Tips on Buying Land

Much has been said and many irreversible mistakes have been made when investing in land. Whether buying to baby sit a raw piece of property for a future profit or simply for your new  home site, having basic knowledge about any parcel of land you hope to purchase will lead to a successful deal.

Before we get down to business, let’s assume you have performed your due-diligence toward the certainty that the property you are purchasing is clear of all liens, power is available, access (ingress/ egress) is not an issue and the land has all governmental jurisdictional issues squared away.

Hands down, one of the most important factors that land investors fail to realize is the cost after the sale. Simply put, the cost to develop land by adding improvements.  You want to position yourself so that no financial surprises knock down your budget or take you completely out of the game once the land development process begins.

For example when we purchase a new car we kick a few tires and check under the hood. What does that tell us? It tells us the tires support the vehicle and any of us along for the ride. The engine represents the power to get us from point A to point B and that we are confident it won’t break down on a dark road. Deep inside we feel a need to pacify our confidence in what we purchase.

How do we check under the hood of a piece of property we hope to call our own? How do we know what lies beneath the surface? The answer is extremely important because we don’t want to overpay for something that has an extreme attached cost when we hit the development stages. Nobody desires to purchase a piece of property where the cost to develop it exceeds the price point of the property. But it happens.

There are pressing issues other than the purchase price alone. Imagine you have bought a parcel of land and your well driller is at a depth of 500 feet. Your calculating the cost in your head as your jaw drops. Now, at around ten thousand dollars and no water, do you have him move and start all over or do you tell him to keep drilling?

Imagine this scenario: Your well driller has just hit water at 300 feet only to find your drinking water is loaded with sulfur. Sulfur combined with well water is a disaster. It can be fixed by purification systems, but there will be ongoing maintenance agreements to pay. I don’t know about you, but just the thought of filtering rotten, egg fragrant water through my kitchen sink nauseates me.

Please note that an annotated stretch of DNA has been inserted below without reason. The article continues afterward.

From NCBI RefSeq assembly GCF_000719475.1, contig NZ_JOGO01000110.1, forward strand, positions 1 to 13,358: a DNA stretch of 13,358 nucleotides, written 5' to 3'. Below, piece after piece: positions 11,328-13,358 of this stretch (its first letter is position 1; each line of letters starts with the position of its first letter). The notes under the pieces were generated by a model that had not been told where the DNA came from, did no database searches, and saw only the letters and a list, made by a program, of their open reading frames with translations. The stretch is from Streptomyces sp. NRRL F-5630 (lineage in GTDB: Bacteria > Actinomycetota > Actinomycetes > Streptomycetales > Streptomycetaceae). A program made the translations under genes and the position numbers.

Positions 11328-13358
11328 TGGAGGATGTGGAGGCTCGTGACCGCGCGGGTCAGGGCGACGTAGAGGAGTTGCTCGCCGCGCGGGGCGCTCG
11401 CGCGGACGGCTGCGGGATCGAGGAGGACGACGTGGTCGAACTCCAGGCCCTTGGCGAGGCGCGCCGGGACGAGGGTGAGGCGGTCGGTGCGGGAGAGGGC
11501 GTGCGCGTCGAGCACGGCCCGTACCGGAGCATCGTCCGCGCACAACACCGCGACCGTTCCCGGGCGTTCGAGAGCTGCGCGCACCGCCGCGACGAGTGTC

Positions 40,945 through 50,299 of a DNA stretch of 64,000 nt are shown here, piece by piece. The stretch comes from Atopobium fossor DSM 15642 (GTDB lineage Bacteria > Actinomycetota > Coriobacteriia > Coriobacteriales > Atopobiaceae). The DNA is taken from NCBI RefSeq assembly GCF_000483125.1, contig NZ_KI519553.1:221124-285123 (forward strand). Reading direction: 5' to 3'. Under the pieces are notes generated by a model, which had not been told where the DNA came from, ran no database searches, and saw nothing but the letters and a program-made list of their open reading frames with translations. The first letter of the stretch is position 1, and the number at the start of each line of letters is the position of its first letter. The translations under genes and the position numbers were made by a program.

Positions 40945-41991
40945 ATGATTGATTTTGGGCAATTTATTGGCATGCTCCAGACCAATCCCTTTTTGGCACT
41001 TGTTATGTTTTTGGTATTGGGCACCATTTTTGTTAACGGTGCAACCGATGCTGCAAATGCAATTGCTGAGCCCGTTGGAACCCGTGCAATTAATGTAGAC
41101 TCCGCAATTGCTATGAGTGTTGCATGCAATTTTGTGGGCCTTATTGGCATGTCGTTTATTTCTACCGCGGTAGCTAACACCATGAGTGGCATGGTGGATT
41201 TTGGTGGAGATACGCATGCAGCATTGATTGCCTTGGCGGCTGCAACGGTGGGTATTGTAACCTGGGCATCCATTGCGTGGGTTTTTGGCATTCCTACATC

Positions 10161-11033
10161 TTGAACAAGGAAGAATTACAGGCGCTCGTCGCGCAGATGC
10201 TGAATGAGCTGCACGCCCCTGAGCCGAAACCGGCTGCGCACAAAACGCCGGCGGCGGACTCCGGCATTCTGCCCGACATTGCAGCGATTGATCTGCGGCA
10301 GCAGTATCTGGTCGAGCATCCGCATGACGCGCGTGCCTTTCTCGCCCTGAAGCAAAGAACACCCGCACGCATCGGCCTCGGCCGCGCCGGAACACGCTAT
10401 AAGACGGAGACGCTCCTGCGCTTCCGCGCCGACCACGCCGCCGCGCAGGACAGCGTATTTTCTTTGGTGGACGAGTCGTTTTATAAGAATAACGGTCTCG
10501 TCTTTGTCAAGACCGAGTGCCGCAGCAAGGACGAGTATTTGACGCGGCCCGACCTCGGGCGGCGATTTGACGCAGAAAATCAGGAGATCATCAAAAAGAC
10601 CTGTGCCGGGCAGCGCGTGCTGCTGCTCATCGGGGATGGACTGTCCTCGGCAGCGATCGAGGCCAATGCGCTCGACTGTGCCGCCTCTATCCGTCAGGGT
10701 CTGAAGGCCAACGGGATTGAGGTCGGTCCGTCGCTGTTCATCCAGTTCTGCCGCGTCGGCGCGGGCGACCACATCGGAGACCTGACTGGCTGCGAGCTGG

Here are some tips to keep you ahead of the game when in the selection process of purchasing property.

1.) Never purchase land just because it possesses a beautiful view.

2.) If your water source is to be a new well, then you should consider contacting at least two well drillers in the area. They should have the knowledge necessary to tell you where the best water is, how deep and an approximate cost. Another great idea is to seek out a potential neighbor and just ask them. They might even offer you a refreshing glass of ice water.

3.) If your property is not tied into city utilities (water and sewer) and a septic system is required on the property you hope to purchase, I highly recommend you have a perk test performed. Septic systems can make or break a deal because of the cost factor. The cost for a new septic system can be into the tens of thousands of dollars. Even a perk test where a back hoe is involved can run about $500 or more. Whether the seller pays or co-pays for a perk test, it is always a good idea as you will want to avoid any brutal surprises. Perk tests are like looking under the hood.

Obviously there are many factors that lead us to making an educated selection when buying land. Many books have been written on the subject. If you truly want to choose properties of good value, I first suggest that you know more about the land you wish to purchase than the owner and work outward from there. The more investigation you perform, the easier it will be to meet your budget.

As a land investor, I make it a rule to buy property that is inexpensive to develop. I don’t have to hide facts about the characteristics of any of my properties. There is value to that and there are no sleepless nights under those conditions.

Good luck on your next purchase.